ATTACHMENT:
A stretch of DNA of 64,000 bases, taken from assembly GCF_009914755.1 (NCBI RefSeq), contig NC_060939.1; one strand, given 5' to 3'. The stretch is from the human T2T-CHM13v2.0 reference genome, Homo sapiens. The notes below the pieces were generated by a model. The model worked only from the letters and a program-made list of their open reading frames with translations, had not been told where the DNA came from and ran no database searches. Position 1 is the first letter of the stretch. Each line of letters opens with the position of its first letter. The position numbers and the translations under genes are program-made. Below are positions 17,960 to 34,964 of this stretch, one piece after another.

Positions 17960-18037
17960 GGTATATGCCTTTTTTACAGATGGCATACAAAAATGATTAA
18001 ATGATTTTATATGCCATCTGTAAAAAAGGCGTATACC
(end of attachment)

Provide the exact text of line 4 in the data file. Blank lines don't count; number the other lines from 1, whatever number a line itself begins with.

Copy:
18001 ATGATTTTATATGCCATCTGTAAAAAAGGCGTATACC